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Discussion Starter #1
Hello all, just had my offer accepted on my first boat, so I decided to stop lurking on this great board and join in the conversations. I'm looking for some basic info, and please excuse any/all dumb questions.

A little about what I intend to use the boat for, and my experience -
It will mainly be used as a weekend get-away for my family (wife, two young boys). Hang out at the harbor, let the boys play, fish, etc.

I hope to get out fishing as often as I can (afford with fuel), which at most would be every weekend; likely every other weekend. I have zero experience navigating a boat on the ocean - I grew up on lakes and rivers. Lots of freshwater fishing experience, and have been tuna fishing 3-5 times a year for the last 5 years.

What is a good, reliable radio that won't break the bank?
Favorite on-line merchant or catalog for equipment, accessories, tackle, etc.?
Anyone know of a good site or article for new boaters?

Link to the boat I'm buying is below, what do you see that I need? (not want, since that list is already long and growing more expensive by the day)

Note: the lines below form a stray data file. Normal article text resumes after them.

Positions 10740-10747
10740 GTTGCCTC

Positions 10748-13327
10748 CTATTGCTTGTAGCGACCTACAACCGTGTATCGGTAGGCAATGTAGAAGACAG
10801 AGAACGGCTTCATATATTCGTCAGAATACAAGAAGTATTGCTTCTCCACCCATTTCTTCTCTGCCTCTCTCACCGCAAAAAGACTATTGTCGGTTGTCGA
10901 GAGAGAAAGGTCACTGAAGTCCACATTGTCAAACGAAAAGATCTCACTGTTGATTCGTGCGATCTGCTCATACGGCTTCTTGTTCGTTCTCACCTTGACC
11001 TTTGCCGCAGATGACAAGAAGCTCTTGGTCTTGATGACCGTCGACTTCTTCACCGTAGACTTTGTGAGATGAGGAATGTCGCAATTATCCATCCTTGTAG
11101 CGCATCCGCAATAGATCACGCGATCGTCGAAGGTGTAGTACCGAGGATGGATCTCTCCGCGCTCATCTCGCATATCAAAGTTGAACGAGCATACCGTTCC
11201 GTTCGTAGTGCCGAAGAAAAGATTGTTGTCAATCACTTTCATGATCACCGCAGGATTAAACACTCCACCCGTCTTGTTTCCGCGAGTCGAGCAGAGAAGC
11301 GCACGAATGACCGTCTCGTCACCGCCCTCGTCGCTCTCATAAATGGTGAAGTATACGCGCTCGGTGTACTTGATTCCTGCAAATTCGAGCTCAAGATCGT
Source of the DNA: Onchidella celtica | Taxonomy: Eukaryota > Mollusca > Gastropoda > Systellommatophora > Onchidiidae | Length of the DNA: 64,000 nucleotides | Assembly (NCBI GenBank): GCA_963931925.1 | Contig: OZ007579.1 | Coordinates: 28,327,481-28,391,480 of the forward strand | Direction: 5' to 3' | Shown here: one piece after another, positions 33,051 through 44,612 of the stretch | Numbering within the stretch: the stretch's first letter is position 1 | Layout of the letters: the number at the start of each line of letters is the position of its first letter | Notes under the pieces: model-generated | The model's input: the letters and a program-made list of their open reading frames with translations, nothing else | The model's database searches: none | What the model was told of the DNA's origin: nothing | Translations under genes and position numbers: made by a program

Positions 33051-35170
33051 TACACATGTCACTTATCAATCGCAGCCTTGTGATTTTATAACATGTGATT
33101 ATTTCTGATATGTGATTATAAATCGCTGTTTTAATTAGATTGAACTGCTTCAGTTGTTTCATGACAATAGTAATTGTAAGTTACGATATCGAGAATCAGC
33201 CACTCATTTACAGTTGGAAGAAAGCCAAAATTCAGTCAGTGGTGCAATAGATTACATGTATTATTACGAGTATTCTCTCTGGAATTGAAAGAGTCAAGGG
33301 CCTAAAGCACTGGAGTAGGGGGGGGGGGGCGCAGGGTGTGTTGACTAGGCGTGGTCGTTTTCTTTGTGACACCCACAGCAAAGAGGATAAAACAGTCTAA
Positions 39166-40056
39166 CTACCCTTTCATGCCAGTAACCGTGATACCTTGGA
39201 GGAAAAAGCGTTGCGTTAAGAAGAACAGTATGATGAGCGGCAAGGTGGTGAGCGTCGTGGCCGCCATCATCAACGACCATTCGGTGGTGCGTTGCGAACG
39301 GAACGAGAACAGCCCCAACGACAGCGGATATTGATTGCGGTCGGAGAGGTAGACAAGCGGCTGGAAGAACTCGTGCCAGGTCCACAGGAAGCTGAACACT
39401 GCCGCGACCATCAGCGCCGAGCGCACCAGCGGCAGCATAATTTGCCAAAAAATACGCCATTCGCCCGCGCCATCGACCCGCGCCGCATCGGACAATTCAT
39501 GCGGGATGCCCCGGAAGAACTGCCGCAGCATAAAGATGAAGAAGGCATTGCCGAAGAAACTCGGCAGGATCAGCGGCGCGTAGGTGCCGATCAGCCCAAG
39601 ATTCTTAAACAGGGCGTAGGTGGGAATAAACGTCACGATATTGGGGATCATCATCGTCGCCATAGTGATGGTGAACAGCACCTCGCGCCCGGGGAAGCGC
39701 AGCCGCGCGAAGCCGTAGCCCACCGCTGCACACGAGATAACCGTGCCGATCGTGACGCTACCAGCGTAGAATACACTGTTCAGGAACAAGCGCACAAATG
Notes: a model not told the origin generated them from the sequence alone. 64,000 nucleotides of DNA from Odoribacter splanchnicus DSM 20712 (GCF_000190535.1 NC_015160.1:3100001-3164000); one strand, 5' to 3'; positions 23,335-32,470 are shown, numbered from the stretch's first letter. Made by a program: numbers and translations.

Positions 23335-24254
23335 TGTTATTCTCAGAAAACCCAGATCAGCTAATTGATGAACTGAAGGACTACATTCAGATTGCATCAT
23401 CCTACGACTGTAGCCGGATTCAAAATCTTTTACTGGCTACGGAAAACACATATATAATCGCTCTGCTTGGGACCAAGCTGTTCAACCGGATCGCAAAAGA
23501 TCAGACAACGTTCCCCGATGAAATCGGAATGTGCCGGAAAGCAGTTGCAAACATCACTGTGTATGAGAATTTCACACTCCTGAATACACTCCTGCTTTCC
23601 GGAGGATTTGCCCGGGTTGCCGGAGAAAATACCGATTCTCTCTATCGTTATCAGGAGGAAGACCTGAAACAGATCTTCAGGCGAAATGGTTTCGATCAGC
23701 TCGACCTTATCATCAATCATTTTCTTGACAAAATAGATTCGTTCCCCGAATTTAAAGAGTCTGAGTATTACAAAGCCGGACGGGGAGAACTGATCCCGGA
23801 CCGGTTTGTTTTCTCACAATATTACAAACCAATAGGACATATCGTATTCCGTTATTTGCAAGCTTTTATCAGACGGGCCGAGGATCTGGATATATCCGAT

Edit - corrected the link below


Thanks in advance for any assistance.

Lance



http://www.yachtworld.com/core/listing/pl_boat_detail.jsp?&units=Feet&checked_boats=1586762&lang=en&slim=broker&&hosturl=breakwater&&ywo=breakwater&
 

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>my first boat,

>
>I hope to get out fishing as often as I can (afford with
>fuel), which at most would be every weekend;



>I have zero experience navigating a boat on
>the ocean -

>What is a good, reliable radio that won't break the bank?

>Lance


Lance:
Considering your admitted lack of experience and need to economize on fuel (who doesn't), I think you choose the perfect boat. The good news is that it comes with two radios, so no need to even damage the bank on that one.
Good luck,
Rick
 

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Discussion Starter #3
Looks like I made a mistake with the link, it only takes you to the main page for the broker. I'm getting the 34 Silverton, not the 50' yacht for half a million, lol.
 

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>Looks like I made a mistake with the link, it only takes you
>to the main page for the broker. I'm getting the 34
>Silverton, not the 50' yacht for half a million, lol.


Sorry for my sarcastic reply. I will remove if you like, but it seems like you see the humor. I wish I had some good advice responsive to your questions. The Silverton is a great boat to start with (and you may never out grow it), and your family is sure to have lots of fun, I know mine does.
-Rick
 

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Discussion Starter #5
No need to remove it, and actually, I want to thank you for replying - I was wondering why there were so many views but no replies. Now I know.